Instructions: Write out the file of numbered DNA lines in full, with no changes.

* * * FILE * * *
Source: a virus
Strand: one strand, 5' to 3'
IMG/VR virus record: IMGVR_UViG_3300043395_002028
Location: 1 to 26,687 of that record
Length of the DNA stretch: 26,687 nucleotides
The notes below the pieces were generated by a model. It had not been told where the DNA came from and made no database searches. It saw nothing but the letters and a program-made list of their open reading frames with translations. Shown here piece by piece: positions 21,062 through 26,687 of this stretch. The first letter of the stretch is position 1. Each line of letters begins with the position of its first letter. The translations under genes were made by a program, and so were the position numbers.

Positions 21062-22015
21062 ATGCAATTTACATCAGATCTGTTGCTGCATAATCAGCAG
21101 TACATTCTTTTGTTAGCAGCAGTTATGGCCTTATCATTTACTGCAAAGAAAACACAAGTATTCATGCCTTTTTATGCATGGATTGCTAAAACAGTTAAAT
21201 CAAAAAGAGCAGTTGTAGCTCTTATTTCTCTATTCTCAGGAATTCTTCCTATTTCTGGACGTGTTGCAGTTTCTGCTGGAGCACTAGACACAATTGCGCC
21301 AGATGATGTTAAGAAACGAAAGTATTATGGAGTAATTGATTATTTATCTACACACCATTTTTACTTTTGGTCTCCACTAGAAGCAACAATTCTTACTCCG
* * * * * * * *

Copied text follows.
Source: a virus
Strand: one strand, 5' to 3'
IMG/VR virus record: IMGVR_UViG_3300043395_002028
Location: 1 to 26,687 of that record
Length of the DNA stretch: 26,687 nucleotides
The notes below the pieces were generated by a model. It had not been told where the DNA came from and made no database searches. It saw nothing but the letters and a program-made list of their open reading frames with translations. Shown here piece by piece: positions 21,062 through 26,687 of this stretch. The first letter of the stretch is position 1. Each line of letters begins with the position of its first letter. The translations under genes were made by a program, and so were the position numbers.

Positions 21062-22015
21062 ATGCAATTTACATCAGATCTGTTGCTGCATAATCAGCAG
21101 TACATTCTTTTGTTAGCAGCAGTTATGGCCTTATCATTTACTGCAAAGAAAACACAAGTATTCATGCCTTTTTATGCATGGATTGCTAAAACAGTTAAAT
21201 CAAAAAGAGCAGTTGTAGCTCTTATTTCTCTATTCTCAGGAATTCTTCCTATTTCTGGACGTGTTGCAGTTTCTGCTGGAGCACTAGACACAATTGCGCC
21301 AGATGATGTTAAGAAACGAAAGTATTATGGAGTAATTGATTATTTATCTACACACCATTTTTACTTTTGGTCTCCACTAGAAGCAACAATTCTTACTCCG